“The more you get rejected, the easier it becomes to do new things.”
You probably haven’t heard of artist Derek Rodenbeck, but you’ll almost certainly be familiar with his struggle to find work and get recognized.
In this special 50th edition of our podcast interviews, we ask the big question many artists ask themselves: “What do you do next if nothing has worked so far?”
It’s a question Derek knows all too well. In our first podcast interview with him, he talked about trying to make it as a comic book artist. By the time of his second podcast, Derek had abandoned this idea in favor of launching a clothing brand.
Neither of these projects were successful, but he’s not about to throw in the towel just yet.
He says: “I’m trying to figure out what to do next – it’s a lot of trial and error and learning how to fail fast. It’s a bit like throwing something at a wall to see what sticks, but I’m determined to keep trying!
“It’s just been a huge, huge, learning experience so far. I just know that eventually something will click.
So what’s the most important thing Derek Rodenbeck has learned so far?
He explains: “I’m not going to compare myself to anybody, because they’re not me. They can’t do what I can do, and nor can I do what they can do.”
Derek Rodenbeck and Determination
Derek talks with refreshing honesty, and his determination is no doubt informed by the numerous books on Stoic philosophy he’s read.
He continues: “After a while I just said to myself: ‘You know what? Just go back to the love of what you’re doing and just keep working.’”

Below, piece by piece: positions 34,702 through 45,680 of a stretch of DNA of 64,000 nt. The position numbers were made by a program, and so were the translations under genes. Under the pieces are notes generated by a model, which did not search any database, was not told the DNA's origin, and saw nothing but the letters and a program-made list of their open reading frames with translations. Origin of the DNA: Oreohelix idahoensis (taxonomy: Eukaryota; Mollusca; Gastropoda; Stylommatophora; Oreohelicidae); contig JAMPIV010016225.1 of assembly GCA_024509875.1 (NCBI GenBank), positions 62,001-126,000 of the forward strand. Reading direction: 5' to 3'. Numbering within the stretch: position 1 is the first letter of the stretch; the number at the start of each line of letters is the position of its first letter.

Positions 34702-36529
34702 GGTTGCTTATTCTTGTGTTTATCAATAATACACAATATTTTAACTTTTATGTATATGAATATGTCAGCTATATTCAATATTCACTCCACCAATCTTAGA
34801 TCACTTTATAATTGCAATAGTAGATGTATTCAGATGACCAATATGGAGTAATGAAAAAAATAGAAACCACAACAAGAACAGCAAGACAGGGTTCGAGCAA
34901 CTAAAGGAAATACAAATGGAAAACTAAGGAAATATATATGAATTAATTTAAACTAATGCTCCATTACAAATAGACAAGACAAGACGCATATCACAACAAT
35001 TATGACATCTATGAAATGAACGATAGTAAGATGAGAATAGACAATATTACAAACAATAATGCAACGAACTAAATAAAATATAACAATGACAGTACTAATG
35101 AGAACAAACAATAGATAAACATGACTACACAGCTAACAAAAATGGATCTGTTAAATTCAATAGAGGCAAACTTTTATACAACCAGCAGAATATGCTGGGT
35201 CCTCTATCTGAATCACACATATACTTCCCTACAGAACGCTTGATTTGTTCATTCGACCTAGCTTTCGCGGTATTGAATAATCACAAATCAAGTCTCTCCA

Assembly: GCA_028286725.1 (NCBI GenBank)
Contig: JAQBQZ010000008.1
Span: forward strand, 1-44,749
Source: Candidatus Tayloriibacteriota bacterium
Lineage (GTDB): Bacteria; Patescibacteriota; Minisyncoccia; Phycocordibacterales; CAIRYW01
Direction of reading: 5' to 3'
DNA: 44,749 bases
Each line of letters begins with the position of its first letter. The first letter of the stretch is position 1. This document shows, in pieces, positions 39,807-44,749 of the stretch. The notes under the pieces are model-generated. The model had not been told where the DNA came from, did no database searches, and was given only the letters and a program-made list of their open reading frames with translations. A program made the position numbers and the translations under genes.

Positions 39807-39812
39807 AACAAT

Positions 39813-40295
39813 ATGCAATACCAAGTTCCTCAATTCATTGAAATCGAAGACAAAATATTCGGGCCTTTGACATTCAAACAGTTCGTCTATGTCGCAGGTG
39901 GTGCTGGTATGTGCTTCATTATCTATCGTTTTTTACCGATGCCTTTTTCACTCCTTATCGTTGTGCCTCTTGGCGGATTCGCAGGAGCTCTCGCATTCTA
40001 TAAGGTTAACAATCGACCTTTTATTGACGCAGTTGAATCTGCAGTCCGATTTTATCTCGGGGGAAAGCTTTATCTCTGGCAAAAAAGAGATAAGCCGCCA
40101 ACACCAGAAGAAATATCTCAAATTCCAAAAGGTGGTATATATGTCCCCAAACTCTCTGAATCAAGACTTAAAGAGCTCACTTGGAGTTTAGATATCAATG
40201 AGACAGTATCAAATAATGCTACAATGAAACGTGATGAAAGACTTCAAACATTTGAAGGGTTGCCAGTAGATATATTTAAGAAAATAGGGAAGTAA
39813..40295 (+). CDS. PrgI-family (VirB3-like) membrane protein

And that’s exactly what Derek Rodenbeck has done.
Although he didn’t exactly make many sales with his clothing brand, LVN UP, he’s thrown his energy into making new comic book art (‘No Panic’ will be published very soon), and launching two more T-shirt/lifestyle brands: Beta Wolf (“Just silly stuff about learning to laugh at life”) and Warrior Class, a brand aimed at American combat veterans.
And it’s this latter idea that might just give Derek the ‘a-ha moment’ he’s been looking for. As a combat veteran himself (Derek served in Iraq before becoming an artist), he’s hoping his personal experience will really resonate with potential customers.
We certainly hope so. After all these failed projects and bad luck (a recent big freelance job got cancelled at the last minute), many of us would be ready to give up making art completely.
But, for Derek Rodenbeck, it’s just another obstacle he’s determined to overcome. In fact, he even claims these knockbacks have helped him become more creative.
He explains: “The more you get rejected or things don’t work out, the easier it becomes to do new things.”
Listen to this week’s show and learn:
- How to keep going when nothing seems to be working
- Why you should stop comparing yourself to other artists
- How to handle rejection and use it to your advantage
- Why your big break could be just around the corner
People on this Episode:
Mentioned in the episode:
Thanks for listening to our show! We’ll be back next Wednesday morning 8AM EST.